- Taxis: Taxis are very expensive here in Paris and I don’t recommend taking them when there are better and less expensive options.
- Rideshare: Uber is available in Paris and they’re usually much cheaper than taxis. Take these if you’re not going to take public transport and you have to travel far at night.
- By Bike or Scooter: Bicycling around Paris is very romantic! It may seem a little scary due to the high volume of traffic but if you plan your routes each day, it should be fine. There are many places that rent bikes and scooters via an App service.
What to Do and See in Paris
There is so much to see and do in Paris. I’ve been to Paris 5 times and still haven’t seen everything.
And unlike many other big cities, Paris doesn’t really start waking up until after 8 am. So wake up early to enjoy all these amazing locations to yourself.
#1 See the Iconic Eiffel Tower
You can’t go to Paris and not see the Eiffel Tower (or le Tour Eiffel). You’re bound to see it at least once if not multiple times per day. You can pay to ascend the tower via elevator or by walking up the stairs. We highly recommend having a picnic with bread, cheese, and wine in the jardin (garden) just south of the Eiffel Tower.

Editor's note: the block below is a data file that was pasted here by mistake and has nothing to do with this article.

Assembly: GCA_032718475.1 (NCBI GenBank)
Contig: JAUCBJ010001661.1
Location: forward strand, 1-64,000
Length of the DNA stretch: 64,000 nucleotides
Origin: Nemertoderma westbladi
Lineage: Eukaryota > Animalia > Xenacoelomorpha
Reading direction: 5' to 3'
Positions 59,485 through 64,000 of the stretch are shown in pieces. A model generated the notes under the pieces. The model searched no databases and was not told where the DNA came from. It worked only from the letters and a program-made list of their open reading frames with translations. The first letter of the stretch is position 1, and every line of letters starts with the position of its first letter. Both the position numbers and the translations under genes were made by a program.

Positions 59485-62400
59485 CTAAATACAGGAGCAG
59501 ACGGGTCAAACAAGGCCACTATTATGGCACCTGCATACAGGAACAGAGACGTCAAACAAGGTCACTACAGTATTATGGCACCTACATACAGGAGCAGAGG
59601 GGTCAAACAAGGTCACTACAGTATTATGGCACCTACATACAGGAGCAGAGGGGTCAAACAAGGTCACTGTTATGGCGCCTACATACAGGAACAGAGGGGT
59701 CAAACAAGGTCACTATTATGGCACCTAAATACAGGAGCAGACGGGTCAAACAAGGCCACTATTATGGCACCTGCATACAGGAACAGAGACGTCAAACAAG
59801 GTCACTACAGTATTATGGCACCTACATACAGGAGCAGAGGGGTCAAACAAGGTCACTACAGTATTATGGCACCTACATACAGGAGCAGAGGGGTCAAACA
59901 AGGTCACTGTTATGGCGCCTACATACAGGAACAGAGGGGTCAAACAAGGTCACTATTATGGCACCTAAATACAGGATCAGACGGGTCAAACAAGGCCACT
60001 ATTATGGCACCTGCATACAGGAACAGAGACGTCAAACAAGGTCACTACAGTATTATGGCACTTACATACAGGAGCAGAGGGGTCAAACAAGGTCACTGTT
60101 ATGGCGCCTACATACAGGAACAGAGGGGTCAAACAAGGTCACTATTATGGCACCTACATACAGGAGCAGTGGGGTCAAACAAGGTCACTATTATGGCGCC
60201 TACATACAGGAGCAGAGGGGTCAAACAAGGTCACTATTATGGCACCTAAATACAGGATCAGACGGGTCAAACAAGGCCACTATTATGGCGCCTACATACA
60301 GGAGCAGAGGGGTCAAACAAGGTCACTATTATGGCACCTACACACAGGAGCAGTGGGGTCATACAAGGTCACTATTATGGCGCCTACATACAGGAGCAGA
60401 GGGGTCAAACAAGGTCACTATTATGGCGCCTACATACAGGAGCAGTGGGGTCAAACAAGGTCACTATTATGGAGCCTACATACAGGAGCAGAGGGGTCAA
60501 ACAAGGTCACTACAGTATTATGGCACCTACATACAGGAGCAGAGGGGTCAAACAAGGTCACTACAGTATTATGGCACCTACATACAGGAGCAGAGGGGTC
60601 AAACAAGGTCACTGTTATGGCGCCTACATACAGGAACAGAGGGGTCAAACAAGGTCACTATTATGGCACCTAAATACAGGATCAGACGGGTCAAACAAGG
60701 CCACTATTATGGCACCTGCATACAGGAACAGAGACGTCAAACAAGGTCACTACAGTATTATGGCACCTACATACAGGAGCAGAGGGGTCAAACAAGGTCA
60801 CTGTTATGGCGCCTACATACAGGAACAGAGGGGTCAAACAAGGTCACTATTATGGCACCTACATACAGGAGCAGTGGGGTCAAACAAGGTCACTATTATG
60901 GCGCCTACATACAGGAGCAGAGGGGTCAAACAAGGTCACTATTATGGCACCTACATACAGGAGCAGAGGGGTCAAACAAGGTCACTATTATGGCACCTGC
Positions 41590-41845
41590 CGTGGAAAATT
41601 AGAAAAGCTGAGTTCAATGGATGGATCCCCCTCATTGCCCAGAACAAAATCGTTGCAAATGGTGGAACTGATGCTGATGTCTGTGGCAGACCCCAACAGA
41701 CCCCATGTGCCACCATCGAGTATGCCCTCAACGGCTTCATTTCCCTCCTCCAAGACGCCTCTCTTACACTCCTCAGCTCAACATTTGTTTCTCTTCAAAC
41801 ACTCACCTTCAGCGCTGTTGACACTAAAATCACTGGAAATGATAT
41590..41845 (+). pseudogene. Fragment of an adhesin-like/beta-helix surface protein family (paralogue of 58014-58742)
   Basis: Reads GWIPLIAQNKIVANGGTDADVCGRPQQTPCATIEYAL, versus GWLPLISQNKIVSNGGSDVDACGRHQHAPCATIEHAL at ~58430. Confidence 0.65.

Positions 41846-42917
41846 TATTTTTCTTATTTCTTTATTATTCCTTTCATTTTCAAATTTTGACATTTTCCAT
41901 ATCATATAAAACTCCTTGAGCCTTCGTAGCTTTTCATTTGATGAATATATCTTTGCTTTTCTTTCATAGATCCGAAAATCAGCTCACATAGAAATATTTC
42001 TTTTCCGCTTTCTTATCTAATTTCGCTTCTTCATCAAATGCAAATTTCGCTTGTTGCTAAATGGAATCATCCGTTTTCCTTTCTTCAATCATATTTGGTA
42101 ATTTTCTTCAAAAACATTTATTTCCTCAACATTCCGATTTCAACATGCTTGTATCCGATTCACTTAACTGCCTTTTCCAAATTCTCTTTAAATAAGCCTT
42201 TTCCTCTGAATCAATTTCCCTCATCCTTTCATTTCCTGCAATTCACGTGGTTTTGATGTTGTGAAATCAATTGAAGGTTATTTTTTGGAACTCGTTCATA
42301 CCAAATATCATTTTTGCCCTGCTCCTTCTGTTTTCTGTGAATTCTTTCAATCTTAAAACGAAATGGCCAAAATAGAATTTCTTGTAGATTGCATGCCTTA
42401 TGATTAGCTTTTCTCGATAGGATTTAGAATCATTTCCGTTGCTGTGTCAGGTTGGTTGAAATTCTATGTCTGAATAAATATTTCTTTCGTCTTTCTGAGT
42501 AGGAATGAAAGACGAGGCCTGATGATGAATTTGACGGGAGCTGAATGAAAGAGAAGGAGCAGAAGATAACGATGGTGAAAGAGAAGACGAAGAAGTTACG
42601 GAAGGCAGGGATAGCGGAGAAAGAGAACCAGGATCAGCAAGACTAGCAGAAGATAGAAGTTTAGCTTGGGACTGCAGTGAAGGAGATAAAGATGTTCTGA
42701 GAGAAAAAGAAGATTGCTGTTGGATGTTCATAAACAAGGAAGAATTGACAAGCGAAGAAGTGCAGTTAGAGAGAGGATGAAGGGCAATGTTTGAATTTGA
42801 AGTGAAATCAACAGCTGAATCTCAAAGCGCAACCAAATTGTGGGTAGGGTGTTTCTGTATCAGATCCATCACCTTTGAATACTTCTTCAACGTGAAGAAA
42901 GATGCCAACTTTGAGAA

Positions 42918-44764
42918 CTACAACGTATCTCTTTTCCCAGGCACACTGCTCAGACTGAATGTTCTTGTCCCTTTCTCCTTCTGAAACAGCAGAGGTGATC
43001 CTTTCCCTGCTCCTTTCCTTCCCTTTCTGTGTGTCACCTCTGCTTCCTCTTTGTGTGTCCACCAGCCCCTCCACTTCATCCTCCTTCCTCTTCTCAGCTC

Here are some of the best places to get the best view (and Instagram worthy photos) of the Eiffel Tower:
- Rue Stag
- Rue L’Universite
- Trocadero Gardens
- Rue de Monttessuy
- Rue Saint Dominique (at Le Recruitment Cafe)
- Avenue de Camoëns
- 3 Square Rapp
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#2 Arc de Triomphe
One of Paris’ most popular monuments is the Arc de Triomphe. Which was built around the same time as the Arc de Triomphe de Carrousel (near the Louvre Museum) but is twice the size. The arch was built to celebrate Napoleon’s victory at Austerlitz in 1806. Today it honors the soldiers who fought and died in the French Revolutionary and Napoleonic Wars and World War I. Walk around to see the carved names of generals and important events and definitely climb to the top for excellent 360 views overlooking Paris. You won’t regret it!
#3 Notre Dame Cathedral
The Notre Dame (Our Lady) Cathedral was built in the French Gothic style in 1163. It suffered a fire in 2019 and will be under construction until 2024, so there is currently a barrier around it.